peppermint


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Related to peppermint: peppermint candy

pep·per·mint

(pep'ĕr-mint),
Dried leaves and flowering tops of Mentha piperita (family Labiatae); a carminative and antiemetic.

peppermint

/pep·per·mint/ (-mint) the perennial herb Mentha piperita, or a preparation of its dried leaves and flowering tops, which have carminative, gastric stimulant, and counterirritant properties; used for gastrointestinal, liver, and gallbladder disturbances; also used in folk medicine and in homeopathy.

peppermint

(pĕp′ər-mĭnt′)
n.
1. A hybrid perennial plant (Mentha ×piperita) in the mint family, having small purple or white flowers and downy leaves that yield a pungent oil used as a flavoring and in some medicinal preparations.
2. A candy or lozenge flavored with oil from this plant.

peppermint

the dried leaves and flowering tops of an herb, Mentha piperita. A source of a volatile oil, it is used as a carminative and antiemetic.
A perennial herb that contains azulene, betaine, carotenoids, choline, flavonoids, menthol, rosmarinic acid, tannins, and volatile oil containing bisabolene, cineole, limonene, menthol, menthone, pulegol, etc; peppermint leaves and stalks are analgesic, antibacterial, antiparasitic, antispasmodic, carminative, diaphoretic, stimulating, a nerve tonic, and sedative
Chinese medicine Peppermint is used in Chinese herbal medicine as an infusion for cough, flatulence, headaches, laryngitis, indigestion, menstrual disorders, sinusitis
Herbal medicine Uses Internally for colic, flatulence, inflammation, and increased bile flow, inhaled as an expectorant, for respiratory tract infections, and topically as a local anaesthetic
Toxicity Pure peppermint should not be ingested, as it causes arrhythmias; peppermint tea should be ingested with caution in young children and pregnancy, and never in women with a history of miscarriage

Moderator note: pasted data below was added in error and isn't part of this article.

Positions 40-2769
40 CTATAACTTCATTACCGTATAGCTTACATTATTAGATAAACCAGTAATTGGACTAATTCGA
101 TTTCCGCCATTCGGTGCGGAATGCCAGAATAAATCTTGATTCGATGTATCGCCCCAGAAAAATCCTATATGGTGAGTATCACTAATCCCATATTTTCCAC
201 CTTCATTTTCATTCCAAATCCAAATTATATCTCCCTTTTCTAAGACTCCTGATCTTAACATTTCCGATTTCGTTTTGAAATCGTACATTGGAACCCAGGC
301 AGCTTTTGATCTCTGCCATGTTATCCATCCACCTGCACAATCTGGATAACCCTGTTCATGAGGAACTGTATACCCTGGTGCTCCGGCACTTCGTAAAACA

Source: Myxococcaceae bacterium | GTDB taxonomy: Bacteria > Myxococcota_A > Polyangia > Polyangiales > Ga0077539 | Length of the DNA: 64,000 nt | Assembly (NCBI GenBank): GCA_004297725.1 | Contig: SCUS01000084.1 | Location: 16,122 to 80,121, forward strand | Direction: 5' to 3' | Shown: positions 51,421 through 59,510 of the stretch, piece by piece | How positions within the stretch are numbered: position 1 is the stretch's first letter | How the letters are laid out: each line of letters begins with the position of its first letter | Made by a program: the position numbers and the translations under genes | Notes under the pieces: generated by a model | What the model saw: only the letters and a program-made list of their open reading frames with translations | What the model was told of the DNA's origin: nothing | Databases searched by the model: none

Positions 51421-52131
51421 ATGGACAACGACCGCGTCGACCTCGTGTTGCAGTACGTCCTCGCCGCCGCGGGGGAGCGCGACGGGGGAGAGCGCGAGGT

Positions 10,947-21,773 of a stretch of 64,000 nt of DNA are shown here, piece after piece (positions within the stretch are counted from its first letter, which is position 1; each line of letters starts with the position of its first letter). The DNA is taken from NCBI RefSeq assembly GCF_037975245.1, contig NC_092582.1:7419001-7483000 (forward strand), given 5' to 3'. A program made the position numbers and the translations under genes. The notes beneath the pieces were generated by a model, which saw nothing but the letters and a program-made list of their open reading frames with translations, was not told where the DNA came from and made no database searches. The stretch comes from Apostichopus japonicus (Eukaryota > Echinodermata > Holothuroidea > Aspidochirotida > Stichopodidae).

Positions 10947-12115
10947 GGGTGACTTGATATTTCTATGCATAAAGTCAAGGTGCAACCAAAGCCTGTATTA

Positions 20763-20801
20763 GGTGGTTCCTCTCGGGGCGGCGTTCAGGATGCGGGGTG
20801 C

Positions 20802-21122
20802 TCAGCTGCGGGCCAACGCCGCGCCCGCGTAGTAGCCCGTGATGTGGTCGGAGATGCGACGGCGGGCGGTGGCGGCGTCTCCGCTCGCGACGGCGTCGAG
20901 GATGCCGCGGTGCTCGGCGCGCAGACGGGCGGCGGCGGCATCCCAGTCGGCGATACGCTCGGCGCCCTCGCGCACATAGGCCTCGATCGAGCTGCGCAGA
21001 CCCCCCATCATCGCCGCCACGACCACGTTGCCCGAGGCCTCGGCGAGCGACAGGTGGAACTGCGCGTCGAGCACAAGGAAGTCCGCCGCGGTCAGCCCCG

peppermint,

n See mint.

pep·per·mint

(pep'ĕr-mint)
Dried leaves and flowering tops of Mentha piperita; carminative and antiemetic.
References in periodicals archive ?
Enteric-coated, pH-dependent peppermint oil capsules for the treatment of irritable bowel syndrome in children.
Peppermint is especially wonderful for tired legs and feet because it feels cool and soothing.
Peppermint oil has a long history of safe use both in medicinal preparations and as a flavoring agent in foods and confectionery.
In the present work we determined the composition of the essential oil using commercial peppermint samples from Estonia and from other European countries.
In one recent study that included 409 patients undergoing colonoscopy, a solution containing 8 mL of peppermint oil per liter of water was administered intraluminally by hand pump, with satisfactory control of spasms in 88.
At the end of the day, you can pour yourself a refreshing cup of Aveda Comforting Tea ($13 for four ounces), which is a caffeine-free herbal blend made with organic peppermint, licorice root and flower essences.
There now is further evidence available supporting the effectiveness of peppermint oil," Dr.
No safety data exist on the use of peppermint oil during pregnancy and lactation.
Recently, 40 athletes took part in an experiment published in the Journal of Sport and Exercise Psychology to determine whether smelling peppermint could lead to increased athletic performance.
Vie en Rose is a blend of lavender, hibiscus flowers, rose petals and peppermint.
Peppermint oil is the most well known and widely used of all carminatives.
Forty athletes performed a series of physical tasks under two conditions--without smelling peppermint odor and while smelling peppermint.